In a matter of days, the eviction moratorium imposed by the U.S. Centers for Disease Control and Prevention will be lifted, removing what is, in some parts of the country, the only thing standing between thousands of people and homelessness.
“We could actually see people immediately being put out on the street on Aug. 1 with the way that this is working,” National Housing Law Project Director of Litigation Eric Dunn told Bisnow.
While some states, such as New York, Illinois and California, have their own eviction moratoriums in place beyond the CDC’s, local and state courts in other parts of the country have allowed landlords to file for eviction ahead of time. In some cases, those judges have even ruled on filings and allowed everything but the official lockout and vacation to proceed, Dunn said.
At least some national trade groups for multifamily owners are downplaying the possibility of an eviction wave, including Institute of Real Estate Management President Chip Watts and Paula Cino, vice president of construction, development and land use policy for the National Multifamily Housing Council. Both cited the increased availability of emergency rental assistance from the most recent federal stimulus bills as incentives for landlords to hold off on evictions.
“We don’t anticipate a so-called ‘tsunami of evictions,’” Cino said. “We’ve been advising our members to continue to work with residents right up until the actual eviction occurs, and especially to be mindful of situations where residents can qualify for rental assistance but have not received the funds.”
The vast majority of tenants who owe back rent are in such a situation, as only $3B of the $46.5B in rental assistance approved by Congress has made its way to renters, Reuters reports. While states and major cities have all had to build the infrastructure necessary to distribute assistance essentially from scratch over a few months, the degrees of success they have achieved vary wildly. In some of the slowest-moving jurisdictions, the federal moratorium’s expiration could add a new level of urgency, Cino said.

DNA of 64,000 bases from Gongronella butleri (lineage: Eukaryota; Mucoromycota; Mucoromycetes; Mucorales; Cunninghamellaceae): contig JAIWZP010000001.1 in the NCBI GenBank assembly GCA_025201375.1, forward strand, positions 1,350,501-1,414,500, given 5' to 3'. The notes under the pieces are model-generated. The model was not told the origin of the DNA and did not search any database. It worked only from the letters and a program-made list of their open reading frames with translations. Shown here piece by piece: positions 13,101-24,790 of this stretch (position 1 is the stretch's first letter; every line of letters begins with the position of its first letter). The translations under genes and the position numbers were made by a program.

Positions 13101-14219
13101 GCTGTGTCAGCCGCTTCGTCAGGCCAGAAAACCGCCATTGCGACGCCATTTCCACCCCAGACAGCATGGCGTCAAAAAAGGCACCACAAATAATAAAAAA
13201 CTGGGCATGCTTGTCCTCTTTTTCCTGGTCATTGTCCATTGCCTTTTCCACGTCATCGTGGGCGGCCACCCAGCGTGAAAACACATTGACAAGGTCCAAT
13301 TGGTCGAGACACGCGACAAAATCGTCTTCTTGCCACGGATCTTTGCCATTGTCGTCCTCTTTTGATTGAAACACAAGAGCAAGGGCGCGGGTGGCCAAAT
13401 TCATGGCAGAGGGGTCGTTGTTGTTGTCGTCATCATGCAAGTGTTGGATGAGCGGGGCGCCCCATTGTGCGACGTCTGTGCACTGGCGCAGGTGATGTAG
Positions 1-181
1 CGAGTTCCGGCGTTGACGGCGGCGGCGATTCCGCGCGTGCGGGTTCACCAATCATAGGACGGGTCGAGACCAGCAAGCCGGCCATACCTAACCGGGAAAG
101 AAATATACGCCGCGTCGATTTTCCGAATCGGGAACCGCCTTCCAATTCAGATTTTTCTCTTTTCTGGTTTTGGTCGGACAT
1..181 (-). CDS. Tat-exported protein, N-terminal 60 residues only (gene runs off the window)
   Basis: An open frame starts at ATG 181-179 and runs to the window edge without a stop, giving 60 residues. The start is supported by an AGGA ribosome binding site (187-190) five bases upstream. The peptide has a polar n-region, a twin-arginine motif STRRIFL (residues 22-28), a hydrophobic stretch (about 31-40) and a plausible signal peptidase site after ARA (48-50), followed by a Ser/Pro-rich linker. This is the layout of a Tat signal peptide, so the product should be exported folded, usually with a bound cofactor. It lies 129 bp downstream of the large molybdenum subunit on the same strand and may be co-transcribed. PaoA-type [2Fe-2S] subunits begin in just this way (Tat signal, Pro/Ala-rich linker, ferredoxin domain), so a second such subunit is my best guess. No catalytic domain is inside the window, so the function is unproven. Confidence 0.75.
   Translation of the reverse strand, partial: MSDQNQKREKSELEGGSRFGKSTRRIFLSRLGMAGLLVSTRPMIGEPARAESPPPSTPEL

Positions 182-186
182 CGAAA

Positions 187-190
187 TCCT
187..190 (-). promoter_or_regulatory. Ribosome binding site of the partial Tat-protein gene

Staving off eviction with emergency rental assistance comes down to more than just waiting for the money; it requires landlords, tenants or both to navigate applications and work through mediation in cases where the initial filing has already been submitted. Organizations like IREM and NMHC have spent the past few months informing their members of the availability of assistance and how to access it, with NHLP and local partners of the National Alliance to End Homelessness doing the same for at-risk tenants, representatives for each organization told Bisnow.
Perhaps the biggest reason for concern over a potential wave of evictions is the unknown number of landlords who have not engaged with any assistance programs, have no interest in mediation and are simply waiting for the soonest chance to evict a nonpaying tenant, Dunn and NAEH Vice President of Programs and Policy Steve Berg agreed.
“[Landlords primarily] seeking eviction is a concern,” Berg said. “How big a problem it’s going to be, it’s impossible to know. There’s no real precedent for this.”